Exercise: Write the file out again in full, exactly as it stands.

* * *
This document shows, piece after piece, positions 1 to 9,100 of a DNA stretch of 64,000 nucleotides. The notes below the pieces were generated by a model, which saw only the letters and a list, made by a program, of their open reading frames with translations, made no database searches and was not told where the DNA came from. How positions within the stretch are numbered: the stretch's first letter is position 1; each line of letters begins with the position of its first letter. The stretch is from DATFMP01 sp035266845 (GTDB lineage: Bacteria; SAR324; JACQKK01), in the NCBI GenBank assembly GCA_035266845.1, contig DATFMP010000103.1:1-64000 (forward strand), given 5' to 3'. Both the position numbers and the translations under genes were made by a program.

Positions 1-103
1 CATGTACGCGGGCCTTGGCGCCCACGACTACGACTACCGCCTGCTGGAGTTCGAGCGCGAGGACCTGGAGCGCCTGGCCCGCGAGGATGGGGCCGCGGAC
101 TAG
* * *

This document shows, piece after piece, positions 1 to 9,100 of a DNA stretch of 64,000 nucleotides. The notes below the pieces were generated by a model, which saw only the letters and a list, made by a program, of their open reading frames with translations, made no database searches and was not told where the DNA came from. How positions within the stretch are numbered: the stretch's first letter is position 1; each line of letters begins with the position of its first letter. The stretch is from DATFMP01 sp035266845 (GTDB lineage: Bacteria; SAR324; JACQKK01), in the NCBI GenBank assembly GCA_035266845.1, contig DATFMP010000103.1:1-64000 (forward strand), given 5' to 3'. Both the position numbers and the translations under genes were made by a program.

Positions 1-103
1 CATGTACGCGGGCCTTGGCGCCCACGACTACGACTACCGCCTGCTGGAGTTCGAGCGCGAGGACCTGGAGCGCCTGGCCCGCGAGGATGGGGCCGCGGAC
101 TAG